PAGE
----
Social Development and the Environment

University of Newcastle

Course Description

  • Course Name

    Social Development and the Environment

  • Host University

    University of Newcastle

  • Location

    Newcastle, Australia

  • Area of Study

    Environmental Science, Environmental Studies, Sociology

  • Language Level

    Taught In English

  • Course Level Recommendations


    ISA offers course level recommendations in an effort to facilitate the determination of course levels by credential evaluators.We advice each institution to have their own credentials evaluator make the final decision regrading course levels.

    Hours & Credits

  • Host University Units

  • Recommended U.S. Semester Credits
    3 - 4
  • Recommended U.S. Quarter Units
    4 - 6
  • Overview

    This is the first course in a sequence that covers the social dimensions of environmental issues and environmental management. The course traces the social and economic development of Australia through its Indigenous history and European colonisation. The concepts of growth and development are critically evaluated and applied to the transformations of the natural environment, the dispossession of Indigenous peoples and the structural and cultural features of contemporary Australian society. The concepts of wilderness, natural heritage, and resource use are introduced to explore attitudes towards conservation, preservation and "wise use", and to highlight the entanglement of nature and culture in the Australian landscape. The questions of sustainability and environmental justice are considered in relation to contemporary Australian society and environments.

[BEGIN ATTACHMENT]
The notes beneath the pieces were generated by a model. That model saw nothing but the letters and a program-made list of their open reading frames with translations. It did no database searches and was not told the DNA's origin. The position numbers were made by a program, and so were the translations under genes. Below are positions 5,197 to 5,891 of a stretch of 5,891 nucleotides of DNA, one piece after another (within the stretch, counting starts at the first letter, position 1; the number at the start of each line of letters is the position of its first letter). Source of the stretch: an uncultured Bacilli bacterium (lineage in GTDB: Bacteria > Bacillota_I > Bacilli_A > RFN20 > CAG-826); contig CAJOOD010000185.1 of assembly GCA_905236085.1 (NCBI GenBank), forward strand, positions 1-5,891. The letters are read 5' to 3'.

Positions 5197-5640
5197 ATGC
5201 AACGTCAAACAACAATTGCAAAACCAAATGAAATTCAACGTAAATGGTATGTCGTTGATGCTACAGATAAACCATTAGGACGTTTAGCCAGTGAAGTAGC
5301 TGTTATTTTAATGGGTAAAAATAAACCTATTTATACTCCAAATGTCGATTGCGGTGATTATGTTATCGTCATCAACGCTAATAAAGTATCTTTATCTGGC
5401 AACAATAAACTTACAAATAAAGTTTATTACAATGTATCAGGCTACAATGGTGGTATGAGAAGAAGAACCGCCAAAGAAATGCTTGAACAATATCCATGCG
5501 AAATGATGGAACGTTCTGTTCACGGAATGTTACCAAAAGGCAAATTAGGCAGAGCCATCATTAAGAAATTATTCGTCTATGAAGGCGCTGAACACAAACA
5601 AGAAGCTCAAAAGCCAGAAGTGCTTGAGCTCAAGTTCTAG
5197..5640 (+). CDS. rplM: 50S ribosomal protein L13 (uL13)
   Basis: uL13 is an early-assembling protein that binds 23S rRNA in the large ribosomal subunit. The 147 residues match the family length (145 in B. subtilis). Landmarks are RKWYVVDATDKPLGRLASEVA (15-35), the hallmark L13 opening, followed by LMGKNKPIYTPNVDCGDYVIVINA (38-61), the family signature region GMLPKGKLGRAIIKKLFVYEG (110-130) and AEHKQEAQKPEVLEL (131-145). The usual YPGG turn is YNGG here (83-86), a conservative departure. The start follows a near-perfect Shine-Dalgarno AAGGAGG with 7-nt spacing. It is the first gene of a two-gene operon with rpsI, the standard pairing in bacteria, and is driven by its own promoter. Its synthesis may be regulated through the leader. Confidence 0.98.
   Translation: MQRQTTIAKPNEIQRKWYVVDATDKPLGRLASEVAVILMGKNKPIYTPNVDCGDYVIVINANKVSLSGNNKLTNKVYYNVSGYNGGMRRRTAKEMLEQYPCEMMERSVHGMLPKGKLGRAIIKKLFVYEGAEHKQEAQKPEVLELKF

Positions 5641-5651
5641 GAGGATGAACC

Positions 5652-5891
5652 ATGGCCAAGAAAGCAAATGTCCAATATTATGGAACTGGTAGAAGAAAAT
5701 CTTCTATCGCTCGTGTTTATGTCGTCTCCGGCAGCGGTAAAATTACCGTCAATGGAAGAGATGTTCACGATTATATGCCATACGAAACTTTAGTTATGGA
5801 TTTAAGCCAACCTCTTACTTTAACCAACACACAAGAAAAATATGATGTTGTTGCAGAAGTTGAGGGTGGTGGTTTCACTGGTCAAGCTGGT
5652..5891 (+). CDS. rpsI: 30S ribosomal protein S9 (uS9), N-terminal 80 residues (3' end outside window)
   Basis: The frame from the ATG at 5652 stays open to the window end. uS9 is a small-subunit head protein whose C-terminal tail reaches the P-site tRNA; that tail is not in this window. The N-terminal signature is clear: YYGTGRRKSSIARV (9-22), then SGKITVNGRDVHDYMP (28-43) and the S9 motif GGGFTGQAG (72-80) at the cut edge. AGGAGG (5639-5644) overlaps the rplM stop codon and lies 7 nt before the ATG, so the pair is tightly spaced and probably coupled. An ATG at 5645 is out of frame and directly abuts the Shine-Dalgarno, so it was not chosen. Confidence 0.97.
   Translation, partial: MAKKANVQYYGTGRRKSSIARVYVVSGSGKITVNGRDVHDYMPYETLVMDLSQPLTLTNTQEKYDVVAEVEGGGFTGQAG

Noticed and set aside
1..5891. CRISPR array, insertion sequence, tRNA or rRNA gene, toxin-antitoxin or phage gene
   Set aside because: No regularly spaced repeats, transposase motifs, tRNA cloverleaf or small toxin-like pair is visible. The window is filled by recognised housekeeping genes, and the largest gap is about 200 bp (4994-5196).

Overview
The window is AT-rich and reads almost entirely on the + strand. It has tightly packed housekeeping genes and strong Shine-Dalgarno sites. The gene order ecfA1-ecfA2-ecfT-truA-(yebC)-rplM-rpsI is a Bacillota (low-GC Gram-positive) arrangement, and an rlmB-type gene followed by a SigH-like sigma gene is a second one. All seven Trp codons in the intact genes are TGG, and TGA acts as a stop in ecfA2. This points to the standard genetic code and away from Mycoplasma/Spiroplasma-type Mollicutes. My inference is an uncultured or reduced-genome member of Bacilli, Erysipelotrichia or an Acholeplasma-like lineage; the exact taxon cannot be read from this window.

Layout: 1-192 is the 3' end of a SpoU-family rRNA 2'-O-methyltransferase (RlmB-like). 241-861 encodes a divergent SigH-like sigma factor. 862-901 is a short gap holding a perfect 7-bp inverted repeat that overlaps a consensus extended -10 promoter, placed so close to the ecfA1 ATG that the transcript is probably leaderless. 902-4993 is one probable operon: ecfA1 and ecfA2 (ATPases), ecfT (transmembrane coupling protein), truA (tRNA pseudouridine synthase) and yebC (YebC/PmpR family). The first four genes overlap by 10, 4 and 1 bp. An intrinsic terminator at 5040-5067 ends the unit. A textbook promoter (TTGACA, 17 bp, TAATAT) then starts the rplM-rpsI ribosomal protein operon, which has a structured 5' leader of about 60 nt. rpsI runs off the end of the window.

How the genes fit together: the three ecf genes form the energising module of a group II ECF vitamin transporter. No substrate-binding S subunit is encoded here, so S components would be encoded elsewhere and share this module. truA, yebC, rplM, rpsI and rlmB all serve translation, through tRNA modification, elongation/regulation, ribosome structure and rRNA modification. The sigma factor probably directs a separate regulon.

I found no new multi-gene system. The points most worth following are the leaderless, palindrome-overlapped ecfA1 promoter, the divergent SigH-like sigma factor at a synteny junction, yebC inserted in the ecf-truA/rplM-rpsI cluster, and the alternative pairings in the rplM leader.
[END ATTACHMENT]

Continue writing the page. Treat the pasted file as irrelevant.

1. Apply the insights from Australian environmental history to issues in environmental management;
    2. Critically analyse different models/theories of the concept of development as they apply to the Australian context;
    3. Have particular regard for the impact of development on Indigenous people;
    4. Have an understanding of the main features of social systems and cultural values as they apply to natural systems' management in contemporary Australia;
    5. Determine the role of 'values' in the assessment of natural and cultural heritage;
    6. Appreciate the interconnectedness between humans and the environment.
    As indicated in the course description, this course covers material relevant to Australian environmental history and the impacts of the development of the Australian environment since 1788. Topics will be selected from:
    The concepts of Western progress and development and the expansion of Europe into the New World;
    Australian Environmental History;
    Australia as an Indigenous landscape in contemporary, colonial and precolonial eras;
    The European colonisation of Australia and its impact on Indigenous Australia;
    The impact of colonisation on the Australian environment;
    Urban natue and the environment;
    Heritage values in Australia;
    Sustainability, environmental justice and directions for future social development.
    Presentation: Tutorial Presentation
    Report: Field Trip Report
    Essay: Research Essay
    Formal Examination: Formal Examination

Course Disclaimer

Courses and course hours of instruction are subject to change.

Credits earned vary according to the policies of the students' home institutions. According to ISA policy and possible visa requirements, students must maintain full-time enrollment status, as determined by their home institutions, for the duration of the program.